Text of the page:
In Reply: Dr Heemskerk-Gerritsen and colleagues ask whether there is an age effect on the association of RRSO with second breast cancer events. A decrease in contralateral breast cancer risk has been reported in several studies. We postulated that the absence of an association with second primary breast cancer seen in our study might be secondary to confounding by treatment effects. However, a later age at RRSO might also be a contributor. In BRCA1 mutation carriers, RRSO was associated with a lower risk of first breast cancer in women younger than 50 years, but not older than 50 years. We have subsequently examined risk of second (contralateral) breast cancer after RRSO, but found no association with second primaries by age in either BRCA1 or BRCA2 mutation carriers. In BRCA1 mutation carriers, risk of a second breast cancer was nonsignificantly lower in carriers with RRSO younger than 50 years (hazard ratio [HR], 0.83; 95% confidence interval [CI], 0.42-1.63), but not older than 50 years (HR, 1.34; 95% CI, 0.54-3.28). Data regarding chemotherapy-induced menopause were not available, nor can we directly address the hypothesis that the lack of an association might be explained by treatment effects.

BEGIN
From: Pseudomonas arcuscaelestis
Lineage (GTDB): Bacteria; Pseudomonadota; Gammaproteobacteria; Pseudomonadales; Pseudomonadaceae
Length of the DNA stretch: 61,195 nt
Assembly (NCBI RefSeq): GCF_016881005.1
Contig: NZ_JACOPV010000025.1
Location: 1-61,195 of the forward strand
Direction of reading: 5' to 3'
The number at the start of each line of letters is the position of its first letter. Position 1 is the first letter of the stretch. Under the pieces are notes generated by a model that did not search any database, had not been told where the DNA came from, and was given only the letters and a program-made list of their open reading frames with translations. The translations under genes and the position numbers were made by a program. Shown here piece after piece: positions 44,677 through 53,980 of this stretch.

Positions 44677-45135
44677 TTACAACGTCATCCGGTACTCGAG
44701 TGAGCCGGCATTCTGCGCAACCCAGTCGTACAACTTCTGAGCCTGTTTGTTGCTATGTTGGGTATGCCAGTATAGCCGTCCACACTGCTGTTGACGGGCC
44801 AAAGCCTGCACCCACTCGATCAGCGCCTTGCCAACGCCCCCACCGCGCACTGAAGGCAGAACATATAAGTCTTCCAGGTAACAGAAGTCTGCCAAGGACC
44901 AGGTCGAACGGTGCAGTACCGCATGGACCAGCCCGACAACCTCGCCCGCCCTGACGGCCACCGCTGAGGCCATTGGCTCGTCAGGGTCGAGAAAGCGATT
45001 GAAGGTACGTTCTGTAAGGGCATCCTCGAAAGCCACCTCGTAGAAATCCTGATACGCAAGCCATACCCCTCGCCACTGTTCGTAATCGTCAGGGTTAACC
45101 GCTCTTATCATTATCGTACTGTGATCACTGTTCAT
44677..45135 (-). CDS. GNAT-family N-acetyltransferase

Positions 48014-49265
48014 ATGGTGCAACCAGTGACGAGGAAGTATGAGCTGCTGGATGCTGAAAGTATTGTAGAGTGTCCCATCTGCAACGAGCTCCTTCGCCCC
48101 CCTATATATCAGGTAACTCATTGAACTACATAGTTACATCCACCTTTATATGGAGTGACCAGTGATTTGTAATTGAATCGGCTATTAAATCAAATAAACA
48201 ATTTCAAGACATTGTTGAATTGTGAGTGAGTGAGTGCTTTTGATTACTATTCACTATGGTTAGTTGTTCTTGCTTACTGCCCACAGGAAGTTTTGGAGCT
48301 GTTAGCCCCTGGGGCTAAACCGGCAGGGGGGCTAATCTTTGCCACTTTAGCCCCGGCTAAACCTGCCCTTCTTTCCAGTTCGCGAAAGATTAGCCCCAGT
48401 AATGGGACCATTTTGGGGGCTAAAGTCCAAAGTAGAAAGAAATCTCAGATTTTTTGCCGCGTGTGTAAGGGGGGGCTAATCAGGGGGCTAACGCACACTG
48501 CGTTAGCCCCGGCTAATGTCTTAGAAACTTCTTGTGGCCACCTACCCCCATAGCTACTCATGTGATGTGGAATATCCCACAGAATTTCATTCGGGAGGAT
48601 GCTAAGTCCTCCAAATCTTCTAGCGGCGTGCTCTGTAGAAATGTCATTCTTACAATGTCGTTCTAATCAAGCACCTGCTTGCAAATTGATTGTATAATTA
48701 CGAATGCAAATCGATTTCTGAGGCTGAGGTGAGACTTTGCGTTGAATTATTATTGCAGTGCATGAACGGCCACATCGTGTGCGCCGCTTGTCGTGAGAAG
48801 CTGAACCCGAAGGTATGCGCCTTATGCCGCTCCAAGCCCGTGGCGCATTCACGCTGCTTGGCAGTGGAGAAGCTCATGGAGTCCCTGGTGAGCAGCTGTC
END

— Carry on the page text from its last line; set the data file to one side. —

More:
Domchek SM, Friebel TM, Rebbeck TR. Association of Risk-Reducing Surgery With Cancer Risks and Mortality in BRCA Mutation Carriers—Reply. JAMA. 2010;304(24):2695–2696. doi:10.1001/jama.2010.1855
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